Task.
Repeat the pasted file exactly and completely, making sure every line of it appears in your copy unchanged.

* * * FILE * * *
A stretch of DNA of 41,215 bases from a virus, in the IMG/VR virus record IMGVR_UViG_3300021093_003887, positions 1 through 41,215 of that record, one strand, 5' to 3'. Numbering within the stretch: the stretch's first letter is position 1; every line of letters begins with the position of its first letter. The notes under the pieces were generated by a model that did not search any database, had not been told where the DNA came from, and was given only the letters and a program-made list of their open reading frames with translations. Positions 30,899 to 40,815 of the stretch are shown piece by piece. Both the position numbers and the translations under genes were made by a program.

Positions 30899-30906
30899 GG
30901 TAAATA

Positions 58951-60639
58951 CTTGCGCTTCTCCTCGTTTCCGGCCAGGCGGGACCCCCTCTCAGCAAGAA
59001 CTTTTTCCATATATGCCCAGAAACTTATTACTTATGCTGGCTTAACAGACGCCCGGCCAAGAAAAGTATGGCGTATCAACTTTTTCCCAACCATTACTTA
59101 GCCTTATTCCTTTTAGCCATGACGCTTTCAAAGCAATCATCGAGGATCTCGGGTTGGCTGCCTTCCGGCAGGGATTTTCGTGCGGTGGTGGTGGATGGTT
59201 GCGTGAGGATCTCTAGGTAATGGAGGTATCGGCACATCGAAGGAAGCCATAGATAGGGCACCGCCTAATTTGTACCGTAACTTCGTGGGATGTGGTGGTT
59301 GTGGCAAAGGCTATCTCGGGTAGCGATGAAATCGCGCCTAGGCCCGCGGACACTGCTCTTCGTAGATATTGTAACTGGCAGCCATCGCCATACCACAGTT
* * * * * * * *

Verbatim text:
A stretch of DNA of 41,215 bases from a virus, in the IMG/VR virus record IMGVR_UViG_3300021093_003887, positions 1 through 41,215 of that record, one strand, 5' to 3'. Numbering within the stretch: the stretch's first letter is position 1; every line of letters begins with the position of its first letter. The notes under the pieces were generated by a model that did not search any database, had not been told where the DNA came from, and was given only the letters and a program-made list of their open reading frames with translations. Positions 30,899 to 40,815 of the stretch are shown piece by piece. Both the position numbers and the translations under genes were made by a program.

Positions 30899-30906
30899 GG
30901 TAAATA

Positions 58951-60639
58951 CTTGCGCTTCTCCTCGTTTCCGGCCAGGCGGGACCCCCTCTCAGCAAGAA
59001 CTTTTTCCATATATGCCCAGAAACTTATTACTTATGCTGGCTTAACAGACGCCCGGCCAAGAAAAGTATGGCGTATCAACTTTTTCCCAACCATTACTTA
59101 GCCTTATTCCTTTTAGCCATGACGCTTTCAAAGCAATCATCGAGGATCTCGGGTTGGCTGCCTTCCGGCAGGGATTTTCGTGCGGTGGTGGTGGATGGTT
59201 GCGTGAGGATCTCTAGGTAATGGAGGTATCGGCACATCGAAGGAAGCCATAGATAGGGCACCGCCTAATTTGTACCGTAACTTCGTGGGATGTGGTGGTT
59301 GTGGCAAAGGCTATCTCGGGTAGCGATGAAATCGCGCCTAGGCCCGCGGACACTGCTCTTCGTAGATATTGTAACTGGCAGCCATCGCCATACCACAGTT